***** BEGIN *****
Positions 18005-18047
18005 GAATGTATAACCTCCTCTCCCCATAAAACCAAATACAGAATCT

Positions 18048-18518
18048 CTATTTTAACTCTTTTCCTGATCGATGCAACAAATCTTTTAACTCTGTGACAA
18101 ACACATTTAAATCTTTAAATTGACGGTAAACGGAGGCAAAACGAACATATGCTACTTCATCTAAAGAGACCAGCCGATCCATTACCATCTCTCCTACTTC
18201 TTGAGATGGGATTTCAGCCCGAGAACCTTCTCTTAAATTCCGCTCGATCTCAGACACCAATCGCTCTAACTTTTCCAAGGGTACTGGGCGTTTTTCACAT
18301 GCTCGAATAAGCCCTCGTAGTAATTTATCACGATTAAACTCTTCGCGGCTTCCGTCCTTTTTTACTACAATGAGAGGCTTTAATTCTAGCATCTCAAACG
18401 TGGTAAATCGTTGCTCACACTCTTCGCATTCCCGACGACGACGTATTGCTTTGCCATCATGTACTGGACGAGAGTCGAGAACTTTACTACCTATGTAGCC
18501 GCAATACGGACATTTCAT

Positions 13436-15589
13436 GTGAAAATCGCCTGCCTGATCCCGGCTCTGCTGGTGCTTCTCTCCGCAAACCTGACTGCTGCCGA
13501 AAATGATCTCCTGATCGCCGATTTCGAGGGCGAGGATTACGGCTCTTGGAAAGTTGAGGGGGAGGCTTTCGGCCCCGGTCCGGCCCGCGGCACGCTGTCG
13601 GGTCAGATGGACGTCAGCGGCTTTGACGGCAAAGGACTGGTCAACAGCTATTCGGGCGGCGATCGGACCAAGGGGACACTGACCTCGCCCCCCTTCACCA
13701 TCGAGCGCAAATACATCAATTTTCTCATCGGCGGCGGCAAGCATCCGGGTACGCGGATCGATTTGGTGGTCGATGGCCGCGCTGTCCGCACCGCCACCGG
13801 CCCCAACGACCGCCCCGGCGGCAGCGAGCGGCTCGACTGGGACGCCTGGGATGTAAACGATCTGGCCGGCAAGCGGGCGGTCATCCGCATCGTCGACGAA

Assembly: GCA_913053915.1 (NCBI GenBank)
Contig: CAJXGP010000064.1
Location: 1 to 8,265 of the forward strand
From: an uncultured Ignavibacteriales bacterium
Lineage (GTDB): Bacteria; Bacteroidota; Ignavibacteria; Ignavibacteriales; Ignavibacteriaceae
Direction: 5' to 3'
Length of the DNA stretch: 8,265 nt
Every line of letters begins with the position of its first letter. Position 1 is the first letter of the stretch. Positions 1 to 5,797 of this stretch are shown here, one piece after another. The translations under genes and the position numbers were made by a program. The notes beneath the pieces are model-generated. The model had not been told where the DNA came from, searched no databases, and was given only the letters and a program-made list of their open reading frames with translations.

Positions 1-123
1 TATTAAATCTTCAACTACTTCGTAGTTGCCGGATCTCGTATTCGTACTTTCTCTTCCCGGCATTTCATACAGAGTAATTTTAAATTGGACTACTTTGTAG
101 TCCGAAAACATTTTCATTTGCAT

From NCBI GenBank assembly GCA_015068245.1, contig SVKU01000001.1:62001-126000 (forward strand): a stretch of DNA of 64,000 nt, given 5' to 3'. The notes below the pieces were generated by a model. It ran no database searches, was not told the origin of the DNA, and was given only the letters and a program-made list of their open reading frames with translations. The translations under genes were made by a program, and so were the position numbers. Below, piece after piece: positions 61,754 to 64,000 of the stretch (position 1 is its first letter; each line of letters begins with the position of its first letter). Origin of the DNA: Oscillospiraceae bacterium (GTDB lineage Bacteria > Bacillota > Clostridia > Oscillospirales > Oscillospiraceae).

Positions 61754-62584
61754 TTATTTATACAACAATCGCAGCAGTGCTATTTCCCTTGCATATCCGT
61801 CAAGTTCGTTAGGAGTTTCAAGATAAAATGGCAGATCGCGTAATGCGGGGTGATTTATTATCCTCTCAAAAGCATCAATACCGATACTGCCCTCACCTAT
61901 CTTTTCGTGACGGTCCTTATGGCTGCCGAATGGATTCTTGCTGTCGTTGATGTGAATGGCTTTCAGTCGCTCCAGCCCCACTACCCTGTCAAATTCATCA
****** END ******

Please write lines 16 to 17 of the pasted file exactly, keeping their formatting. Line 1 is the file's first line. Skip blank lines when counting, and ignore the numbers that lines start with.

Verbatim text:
Assembly: GCA_913053915.1 (NCBI GenBank)
Contig: CAJXGP010000064.1